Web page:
“Betrayal fascinates me,” says David Cornwell, better known as the prolific British spy novelist who writes under the name John le Carré. Ironically, it is filmmaker Errol Morris who betrays his own investigative instincts in his documentary about Cornwell’s life, “Pigeon Tunnel.”
Oscar-winning director “Fog of War” Morris has developed a well-deserved reputation as an experienced and shrewd interviewer. You would never describe him as innocent. But still, it’s as if she allowed herself to be seduced by Cornwell. Regardless, the result is a film that, despite its flaws, is often funny and endlessly watchable – the final salute of a master storyteller.
Early in their back-and-forth, Cornwell suggests that perhaps interview is just another word for interrogation. And yet Morris never lets him back down or get lost in a disturbing thought, always in control. Because he knew his inheritance was secured? (The film’s interviews were conducted in 2020, a year before his death at 89.) Or is it his respectful approach to Morris’ speeches? Sitting in front of a camera and talking about someone’s life is an act of performance art. Cornwell says the same. Even if it is not self-aware, it is nothing and will only go so far. Morris uses all kinds of interesting imagery, including an expensive-looking room that’s empty except for eggshells covering the entire floor. There is no clear explanation for this image, but it does imply some reserve, even if Morris did not intend it to represent his own feelings.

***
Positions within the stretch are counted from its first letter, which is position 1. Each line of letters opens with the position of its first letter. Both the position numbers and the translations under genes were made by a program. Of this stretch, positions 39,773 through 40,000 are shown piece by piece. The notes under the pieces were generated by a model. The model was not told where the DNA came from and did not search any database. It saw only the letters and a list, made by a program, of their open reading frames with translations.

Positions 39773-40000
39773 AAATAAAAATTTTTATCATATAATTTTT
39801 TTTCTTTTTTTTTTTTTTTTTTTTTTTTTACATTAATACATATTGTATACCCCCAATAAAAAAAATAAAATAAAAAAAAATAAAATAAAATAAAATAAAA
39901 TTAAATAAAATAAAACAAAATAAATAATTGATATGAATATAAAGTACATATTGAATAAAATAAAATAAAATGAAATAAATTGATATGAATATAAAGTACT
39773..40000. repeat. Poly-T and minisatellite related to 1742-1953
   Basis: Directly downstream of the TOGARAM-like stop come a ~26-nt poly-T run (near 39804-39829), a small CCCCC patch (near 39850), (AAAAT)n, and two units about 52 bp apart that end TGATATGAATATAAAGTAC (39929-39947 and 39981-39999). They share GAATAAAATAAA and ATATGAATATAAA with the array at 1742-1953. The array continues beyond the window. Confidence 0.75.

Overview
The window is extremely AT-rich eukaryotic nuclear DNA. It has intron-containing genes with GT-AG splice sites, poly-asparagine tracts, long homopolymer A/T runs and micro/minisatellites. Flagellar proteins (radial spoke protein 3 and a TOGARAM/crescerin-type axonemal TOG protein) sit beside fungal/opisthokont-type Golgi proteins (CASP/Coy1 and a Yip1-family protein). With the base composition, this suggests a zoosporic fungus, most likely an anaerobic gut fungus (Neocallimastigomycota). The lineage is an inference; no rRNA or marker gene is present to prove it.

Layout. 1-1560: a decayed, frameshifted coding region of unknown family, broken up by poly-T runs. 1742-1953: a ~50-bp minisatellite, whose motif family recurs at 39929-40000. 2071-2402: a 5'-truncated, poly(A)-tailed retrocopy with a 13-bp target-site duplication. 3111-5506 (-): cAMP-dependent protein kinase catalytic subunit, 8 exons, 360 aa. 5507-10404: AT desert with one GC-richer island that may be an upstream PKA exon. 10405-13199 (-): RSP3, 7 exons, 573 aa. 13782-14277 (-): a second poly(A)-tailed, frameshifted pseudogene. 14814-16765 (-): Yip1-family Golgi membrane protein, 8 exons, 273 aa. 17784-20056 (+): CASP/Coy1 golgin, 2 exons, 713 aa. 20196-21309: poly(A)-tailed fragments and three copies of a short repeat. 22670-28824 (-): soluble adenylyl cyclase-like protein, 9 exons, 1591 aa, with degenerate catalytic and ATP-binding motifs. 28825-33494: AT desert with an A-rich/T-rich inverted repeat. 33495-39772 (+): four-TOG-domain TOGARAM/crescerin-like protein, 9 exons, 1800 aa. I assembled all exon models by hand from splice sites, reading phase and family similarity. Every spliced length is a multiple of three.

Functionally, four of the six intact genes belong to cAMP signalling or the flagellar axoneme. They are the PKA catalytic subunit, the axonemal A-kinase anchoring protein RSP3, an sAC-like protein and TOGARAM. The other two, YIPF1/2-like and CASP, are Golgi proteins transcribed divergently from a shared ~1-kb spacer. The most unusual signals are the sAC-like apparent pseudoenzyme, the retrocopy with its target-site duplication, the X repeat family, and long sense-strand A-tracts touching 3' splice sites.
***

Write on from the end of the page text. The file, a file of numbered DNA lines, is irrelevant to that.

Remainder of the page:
How much of this matters? Very little! Cornwell has wonderful, exuberant eyebrows and is a first-rate raconteur, analyzing memories and hindsight. It offers fragility while carefully avoiding anything that cuts too close to the bone. Like many celebrity documentaries, it is an exercise in image management. It’s done with more intelligence and style than most.
Morris includes an old television interview that may give us some clues about this aspect of Cornwell’s self-mythologization. He says a writer is an illusionist. “And if people keep trying to look under his arm, then he’ll bust his trick.” Cornwell is determined to hold on to his trick until the end. Morris doesn’t seem curious enough to wonder what this means.
Cornwell, on the other hand, has a lot to say about his father Reggie, a womanizer and confidence trickster. “Life was a stage where everything was for show. Being off stage was boring. And risk was attractive. But what was attractive above all was the stamp of personality. To be honest, we didn’t talk. “We did not speak because we believed.”
Did you feel cheated, Morris asks?
“No, I participated. You improved your acting, learned to tell funny stories, to show off. You discover very early that a person has no center. I was not deceived, I was invited to deceive others.”
His mother abandoned them when he was five, and his childhood was a colorful but destabilizing experience. His youthful trip accompanying his father to a casino in Monte Carlo would give him the name of his memoirs and this film. The pigeons were raised on site and then passed through a tunnel to take to the skies; they were shot from the air solely for sport. The survivors would fly back the next day, unaware that they would repeat the same cycle.
Morris thinks of this as a Sisyphean metaphor for life, but it also works as another way to think about betrayal and how we can be trapped by systems we don’t understand. Capturing this was always one of Corwell’s strengths as a writer. He had a very clear understanding of how privilege can distort a person’s behavior.